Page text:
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4

If I understand correctly, you have a point mass on a surface $$z=x^2-y^2$$ with gravitation. But then your equations are wrong. For simplicity we choose $m=1$, then $$L= 1/2 (x'^2+y'^2)-g (x^2-y^2) $$ And this gives the ODE: $$x''+2g x=0$$ and $$y'' - 2 g y =0$$ In MMA: g = 9.81; sol = NDSolve[{x''[t] + 2 g x[t] == 0, y''[t] - 2 g y[t] == 0, x[0] == 1, ...


3

Something like this ? eqn = {(1 + 4 x[t]^2) D[x[t], t, t] - 4 y[t] D[y[t], t, t] x[t] + 4 x[t] D[x[t], t] - 4 x[t] D[y[t], t]^2 - 2 g x[t] == 0, (1 + 4 y[t]^2) D[y[t], t, t] - 4 x[t] D[x[t], t, t] y[t] + 4 y[t] D[y[t], t] - 4 y[t] D[x[t], t]^2 + 2 g x[t] == 0 } /. g -> 10 eqn2 = Solve[eqn, {x''[t], y''[t]}] // FullSimplify // ...


3

Change the MeshFunctions and Mesh and PlotPoints ex1 = ParametricPlot3D[{(3 + Cos[v]) Cos[u], (3 + Cos[v]) Sin[u], Sin[v]}, {u, 0, 2 Pi}, {v, 0, 2 Pi}, Boxed -> False, Axes -> False, MeshFunctions -> Automatic, Mesh -> {{0}}, PlotPoints -> {12, 8}]; reg = DiscretizeGraphics[ex1]; newedges = MeshPrimitives[reg, 1]; Graphics3D[Map[...


5

The FEM package will tend to give you more isotropic triangles as shown in your spherical mesh than other discretization functions in Mathematica. Also, for a torus, an implicit region seems to give a cleaner mesh than a parametric region as can be seen by the FindMeshDefects function. Below, you can see a comparison between ParametricRegionand ...


3

Due to the precedence of nested anonymous functions, the innermost expression: Join[#, Reverse[#, {2}]] & Is essentially identical to: Function[{x}, Join[x, Reverse[x, {2}]] Let's explicitly label this as function f using (yet another mostly equivalent notation): f[x_] := Join[x, Reverse[x, {2}]] So we can rewrite the original expression as: (f@...


0

The definition of the controlpoints is wrong. {s,-Pi,Pi} inside Table creates an s-grid {_pi,-Pi+1,-Pi+2,...} which doesn't contain the last point Pi. Redefine the controlpoints to pts6 = Table[{(2 + 1 Cos[s])*Cos[t], (2 + 1 Cos[s])*Sin[t],1 Sin[s]}, {s, Subdivide[-Pi, Pi, 10]}, {t,Subdivide[-Pi, Pi, 10]}]


1

The equations depend on the variables Hb , Db , kb , Ks , Gb and two parameters K,Ho For given parameters (examplary {K -> 1, Ho -> 1}) NMinimize might solve your problem: eqn = {Hb/Db == K,Ks == Sqrt[(Coth[kb Db])/(1 + Gb)],Gb == (2 kb Db)/(Sinh[2 kb Db]) Hb/Ho == Ks (Ho)^2 == Hb^2 (1 + Gb) Tanh[kb Db]} NMinimize[{1, eqn} /. {K -> 1, Ho -> 1}...


0

I recommend solving for the square of x instead of x itself: L = 31.5*10^(-6); m = 2.6969*10^(-13); f1 = 551715; f2 = 3.90463*10^6; emr1 = 0.46399; emr2 = 0.44793; meff1 = emr1*m; meff2 = emr2*m; α1 = 0.044; α2 = -18.6; G = 2*10^(-3); keff1 = meff1*(2*π*f1)^2; keff2 = meff2*(2*π*f2)^2; Q = 1500; eq = (((ω - (2*π*f1))/(2*π* f1)) - (3*α1*(xsquare)/(8*L^2))^2 + ...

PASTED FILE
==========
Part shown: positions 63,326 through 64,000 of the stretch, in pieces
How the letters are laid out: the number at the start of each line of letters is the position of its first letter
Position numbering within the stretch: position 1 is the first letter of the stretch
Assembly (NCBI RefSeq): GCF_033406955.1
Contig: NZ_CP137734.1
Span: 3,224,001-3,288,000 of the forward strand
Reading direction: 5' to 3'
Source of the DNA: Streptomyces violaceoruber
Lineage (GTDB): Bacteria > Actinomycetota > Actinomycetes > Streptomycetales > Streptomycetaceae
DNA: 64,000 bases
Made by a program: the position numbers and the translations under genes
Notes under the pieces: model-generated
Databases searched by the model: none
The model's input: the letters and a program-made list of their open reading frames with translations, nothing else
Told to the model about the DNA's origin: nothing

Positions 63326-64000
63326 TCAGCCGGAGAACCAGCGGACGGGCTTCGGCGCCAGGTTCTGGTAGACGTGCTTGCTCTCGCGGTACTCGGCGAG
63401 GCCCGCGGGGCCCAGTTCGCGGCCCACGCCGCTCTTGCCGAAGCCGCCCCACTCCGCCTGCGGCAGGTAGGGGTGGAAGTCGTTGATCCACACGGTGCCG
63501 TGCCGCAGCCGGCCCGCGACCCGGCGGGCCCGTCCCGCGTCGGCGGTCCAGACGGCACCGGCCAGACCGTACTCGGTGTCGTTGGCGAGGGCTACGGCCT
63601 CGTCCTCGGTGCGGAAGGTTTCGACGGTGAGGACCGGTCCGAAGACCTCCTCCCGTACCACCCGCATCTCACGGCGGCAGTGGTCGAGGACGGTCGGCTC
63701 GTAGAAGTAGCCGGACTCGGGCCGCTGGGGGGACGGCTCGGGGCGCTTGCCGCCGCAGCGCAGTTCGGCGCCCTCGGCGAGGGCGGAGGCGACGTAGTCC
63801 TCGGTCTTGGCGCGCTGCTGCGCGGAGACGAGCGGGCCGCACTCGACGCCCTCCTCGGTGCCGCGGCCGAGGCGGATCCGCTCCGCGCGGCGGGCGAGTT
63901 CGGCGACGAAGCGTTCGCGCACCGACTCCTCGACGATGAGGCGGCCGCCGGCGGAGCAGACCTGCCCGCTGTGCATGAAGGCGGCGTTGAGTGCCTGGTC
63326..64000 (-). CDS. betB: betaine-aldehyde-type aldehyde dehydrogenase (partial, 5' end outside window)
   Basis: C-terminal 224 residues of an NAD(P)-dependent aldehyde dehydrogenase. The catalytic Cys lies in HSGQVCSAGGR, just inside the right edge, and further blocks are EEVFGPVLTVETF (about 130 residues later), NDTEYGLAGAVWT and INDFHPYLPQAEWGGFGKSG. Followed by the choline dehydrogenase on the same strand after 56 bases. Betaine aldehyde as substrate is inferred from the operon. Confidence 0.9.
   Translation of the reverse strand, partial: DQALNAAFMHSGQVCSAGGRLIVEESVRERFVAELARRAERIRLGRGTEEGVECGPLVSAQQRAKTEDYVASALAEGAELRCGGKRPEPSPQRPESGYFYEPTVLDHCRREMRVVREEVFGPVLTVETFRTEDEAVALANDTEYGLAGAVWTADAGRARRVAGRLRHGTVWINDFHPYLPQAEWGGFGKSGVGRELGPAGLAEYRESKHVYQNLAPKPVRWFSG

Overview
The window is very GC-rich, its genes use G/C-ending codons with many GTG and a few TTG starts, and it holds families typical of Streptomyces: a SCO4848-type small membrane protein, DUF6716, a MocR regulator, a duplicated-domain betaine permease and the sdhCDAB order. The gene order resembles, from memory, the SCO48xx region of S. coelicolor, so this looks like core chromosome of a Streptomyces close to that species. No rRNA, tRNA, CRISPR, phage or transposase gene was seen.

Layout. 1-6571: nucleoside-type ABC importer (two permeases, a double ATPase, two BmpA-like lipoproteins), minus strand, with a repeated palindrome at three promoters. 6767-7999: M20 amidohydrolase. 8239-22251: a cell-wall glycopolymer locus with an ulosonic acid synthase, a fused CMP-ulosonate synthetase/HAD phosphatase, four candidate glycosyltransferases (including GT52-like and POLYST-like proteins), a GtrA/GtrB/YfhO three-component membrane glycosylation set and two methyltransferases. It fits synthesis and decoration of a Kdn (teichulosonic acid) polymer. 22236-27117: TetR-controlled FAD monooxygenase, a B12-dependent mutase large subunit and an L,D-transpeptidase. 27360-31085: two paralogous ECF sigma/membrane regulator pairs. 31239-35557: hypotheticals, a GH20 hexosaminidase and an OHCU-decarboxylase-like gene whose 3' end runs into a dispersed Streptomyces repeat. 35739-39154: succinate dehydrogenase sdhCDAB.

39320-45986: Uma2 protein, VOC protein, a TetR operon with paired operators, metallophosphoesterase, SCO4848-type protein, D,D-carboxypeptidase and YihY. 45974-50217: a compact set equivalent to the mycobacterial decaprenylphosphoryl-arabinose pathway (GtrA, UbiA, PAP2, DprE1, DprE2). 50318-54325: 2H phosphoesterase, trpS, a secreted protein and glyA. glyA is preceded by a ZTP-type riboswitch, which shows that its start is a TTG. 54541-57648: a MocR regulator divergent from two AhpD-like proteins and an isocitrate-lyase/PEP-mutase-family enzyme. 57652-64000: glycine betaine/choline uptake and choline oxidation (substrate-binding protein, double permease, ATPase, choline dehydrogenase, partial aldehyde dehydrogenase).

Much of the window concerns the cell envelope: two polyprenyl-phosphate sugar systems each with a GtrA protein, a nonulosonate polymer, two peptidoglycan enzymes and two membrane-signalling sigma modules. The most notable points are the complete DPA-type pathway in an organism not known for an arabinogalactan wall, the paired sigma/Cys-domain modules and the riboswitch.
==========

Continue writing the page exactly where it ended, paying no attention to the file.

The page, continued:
1

First try to solve analytically sol= Solve[x2 == a /(((\[Omega] - \[Omega]R)/\[Omega]R - b x2)^2 + c), x2] and substitute the parameters.


4

The MeshFunctions is a powerful method which I always use. Here we view the Mesh from 3D. So we draw the ParametricPlot3D $$\begin{cases}x=\sqrt{r^2+0.9801} \sin (\theta ),\\ y=r \cos (\theta ),\\ z=f(r,\theta)\end{cases}$$ We set the ViewPoint={0,0,Infinity} and use ViewProjection -> "Orthographic" Clear["`*"]; Σ[r_, a_, θ_] = r^2 + ...


1

@Natas, the thing is with this question that equipotentials are not plotted in polar coordinates, they are plotted in some special coordinates similar to polar coordinates (take a look at the first argument in ParametricPlot, "ParametricPlot[{Sqrt[r^2 + 0.99^2]*Sin[[Theta]], r Cos[[Theta]]},..."). That is why ParametricPlot way was used instead of ...


4

Regarding your question as to why trajectories has four arguments: MeshFunctions for ParametricPlot need three to four arguments. The first two correspond to the coordinates of the plot, the last two (or one) to the parameters of the ParametricPlot. To appreciate this better, consider the following example: funs = { Function[{x, y, u, v}, x], Function[{...


7

Try the following Series[f[InverseFunction[g][y]],{y,0,10}]


2

Integrate[ E^(-\[Alpha] \[Sqrt](x^2 + y^2)), {x, -\[Infinity], \[Infinity]}, {y, -\[Infinity], \ \[Infinity]}, Assumptions -> a > 0] (ConditionalExpression[(2 \[Pi])/\[Alpha]^2, Re[\[Alpha]] > 0]) There is an internal parameter to the notebooks called $Assumption. There is the documentation page for Assumptions for the built-ins Simplify, ...


2

Here's a numerical complement to my other answer. Just integrate orthogonally to the gradient. The code below produces a parameterization by arc length. It should fail (stop integration) if it reaches a singular point. NDSolve does not allow the domain of integration to be infinite on both sides, that is, {t, -Infinity, Infinity}. If you want to start ...


3

This is usually a tough problem to solve symbolically. The following function doesn't check whether system was solve, nor does it remove singular solutions. ClearAll[parametrize]; (* Polar parametrization centered at basepoint *) parametrize[eqn_, v : {x_, y_}, t_, basepoint : {_, _}] := parametrize[eqn, v, t, Function[{param, elim}, basepoint + ...


2

Integrate[(λ0/Sqrt[2])*Sech[((t - τ) - 1/2*T)/σ] (1 + Tanh[((t - τ) - 1/2*T)/σ]), τ] gives (*1/Sqrt[2]λ0 σ (ArcTan[Sinh[(-2 t+T+2 τ)/(2 σ)]]+Sech[(-2 t+T+2 τ)/(2 σ)]) *) then enter the limits. Numerical evaluation may be difficult for your parameter values


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